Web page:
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Here’s How to Calm an Anxiety Attack

If you hear the words anxiety attack, what does your mind automatically think of? For most people, they associate these words to mean the same thing as a panic attack. However, they aren’t exactly the same thing.

An anxiety attack may not be as intense as a panic attack, but that doesn’t make them any easier to deal with. Learning to cope with anxiety attacks is something that many people struggle to overcome. However, with the right knowledge, you can feel more prepared to deal with anxiety attacks as they come. Here’s how to calm anxiety attacks.

Recognize the Symptoms

Knowing how your body feels before an anxiety attack happens is a great first step. Often, when going through an anxiety attack, it’s common for someone to feel like they are experiencing something worse. So when their heart begins racing rapidly, their brain will make them believe they are having a serious medical condition such as a heart attack. This can lead to more anxiety and worsening symptoms.

So the first step to trying to keep yourself calm is to recognize how your body responds to an anxiety attack. Not everyone will experience every symptom, but some common signs of an anxiety attack are:

  • Racing thoughts
  • Rapid heartbeat
  • Shallow breathing or trouble catching your breath
  • Sweating
  • Shaking

Grounding Techniques

In the middle of an anxiety attack, it can be really challenging to center yourself back into the present. Anxiety attacks can keep someone in a cycle of repeatedly thinking about negative thoughts or situations.

Instead of staying stuck in this cycle, you can try to calm yourself down by practicing grounding techniques. One of the most useful grounding techniques is to use your own senses. Using your senses can help distract your mind away from what is going on inside of you. To try this out on your own, practice doing the following:

  • Focus on five things you can see.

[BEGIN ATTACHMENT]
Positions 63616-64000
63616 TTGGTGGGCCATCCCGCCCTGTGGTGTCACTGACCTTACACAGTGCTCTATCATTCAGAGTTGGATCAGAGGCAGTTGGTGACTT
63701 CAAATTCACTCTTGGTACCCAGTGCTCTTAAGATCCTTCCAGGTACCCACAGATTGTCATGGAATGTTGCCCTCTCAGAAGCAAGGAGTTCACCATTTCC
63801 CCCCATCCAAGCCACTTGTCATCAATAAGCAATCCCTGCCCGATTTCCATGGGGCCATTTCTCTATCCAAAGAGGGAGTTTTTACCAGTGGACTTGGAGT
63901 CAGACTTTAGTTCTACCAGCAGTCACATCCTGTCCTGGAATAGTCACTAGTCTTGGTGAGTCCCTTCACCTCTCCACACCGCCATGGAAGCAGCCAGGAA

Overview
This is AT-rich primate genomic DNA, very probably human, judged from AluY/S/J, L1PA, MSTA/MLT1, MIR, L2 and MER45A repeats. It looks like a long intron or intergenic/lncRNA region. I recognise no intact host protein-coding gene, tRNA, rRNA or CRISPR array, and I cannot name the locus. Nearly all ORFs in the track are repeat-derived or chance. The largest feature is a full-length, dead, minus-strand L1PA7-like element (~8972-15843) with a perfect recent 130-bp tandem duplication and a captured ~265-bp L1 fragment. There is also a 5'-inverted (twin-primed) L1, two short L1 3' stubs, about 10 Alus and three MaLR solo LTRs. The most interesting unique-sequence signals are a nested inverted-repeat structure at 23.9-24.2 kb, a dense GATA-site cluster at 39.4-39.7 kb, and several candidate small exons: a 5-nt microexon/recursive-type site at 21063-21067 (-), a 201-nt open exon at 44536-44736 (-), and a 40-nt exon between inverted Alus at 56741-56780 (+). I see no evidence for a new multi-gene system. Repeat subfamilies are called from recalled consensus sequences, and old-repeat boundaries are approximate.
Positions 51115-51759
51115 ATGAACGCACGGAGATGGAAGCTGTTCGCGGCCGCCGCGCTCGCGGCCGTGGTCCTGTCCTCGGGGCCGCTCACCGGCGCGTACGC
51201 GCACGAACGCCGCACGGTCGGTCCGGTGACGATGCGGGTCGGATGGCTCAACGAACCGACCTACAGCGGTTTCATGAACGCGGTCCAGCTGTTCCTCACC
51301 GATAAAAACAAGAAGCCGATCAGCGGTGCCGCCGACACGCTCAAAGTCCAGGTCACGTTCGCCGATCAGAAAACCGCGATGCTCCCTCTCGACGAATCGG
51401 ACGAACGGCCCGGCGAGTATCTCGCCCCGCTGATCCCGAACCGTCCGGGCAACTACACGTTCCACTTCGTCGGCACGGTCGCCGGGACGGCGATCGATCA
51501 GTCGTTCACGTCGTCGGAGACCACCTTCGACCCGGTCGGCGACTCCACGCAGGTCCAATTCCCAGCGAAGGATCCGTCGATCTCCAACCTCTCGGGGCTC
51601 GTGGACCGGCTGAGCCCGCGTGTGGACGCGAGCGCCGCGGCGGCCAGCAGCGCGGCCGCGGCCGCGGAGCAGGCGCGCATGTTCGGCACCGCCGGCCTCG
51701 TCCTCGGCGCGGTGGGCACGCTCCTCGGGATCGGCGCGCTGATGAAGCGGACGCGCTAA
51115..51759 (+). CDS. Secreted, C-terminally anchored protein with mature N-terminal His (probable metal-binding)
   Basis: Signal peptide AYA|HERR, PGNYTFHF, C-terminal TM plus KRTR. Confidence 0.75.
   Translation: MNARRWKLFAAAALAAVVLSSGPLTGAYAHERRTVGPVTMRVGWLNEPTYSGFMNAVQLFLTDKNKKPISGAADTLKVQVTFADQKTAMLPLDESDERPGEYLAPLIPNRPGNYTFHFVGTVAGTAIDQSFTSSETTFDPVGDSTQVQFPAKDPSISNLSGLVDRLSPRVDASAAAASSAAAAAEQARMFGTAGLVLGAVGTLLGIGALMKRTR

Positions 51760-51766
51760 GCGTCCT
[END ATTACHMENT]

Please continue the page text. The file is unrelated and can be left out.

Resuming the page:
• Four things you can hear.
  • Three things you can touch.
  • Two things you can smell
  • One thing you can taste

Doing these one by one will help your brain refocus itself back into the present instead of staying hyper focused on what you are feeling.

Deep Breathing Exercises

In the middle of an anxiety attack, you may find that your breathing pattern changes. It is not uncommon for people to notice that their breathing becomes more rapid and shallow. This is due to your nervous system becoming hypervigilant on the danger that it is perceiving – even if nothing is actually wrong.

You can counteract the effects of an anxiety attack by using the power of breathing for you rather than against. If you look up deep breathing exercises on YouTube, you will come across a variety of videos that you walk through on how to do this. They are typically guided sessions that, when learned, can help calm your nervous system down.

Get Some Exercise

There is a lot of research out there that proves that exercise is good for your body and our mind. Going for a short walk when you are starting to feel your anxiety attack helps your body release feel good endorphins. These endorphins help to calm your body and mind. Also, being out of nature can be highly beneficial to the mind by breathing in fresh air. It also surrounds you with different sights and sounds that can help stimulate and distract your mind.

Finding out what helps you the most to calm an anxiety attack might take trial and error, but you’ll likely find something that works. You should also get to the root of what is causing your anxiety attacks. Connect with us so we can help you learn how anxiety therapy can benefit you.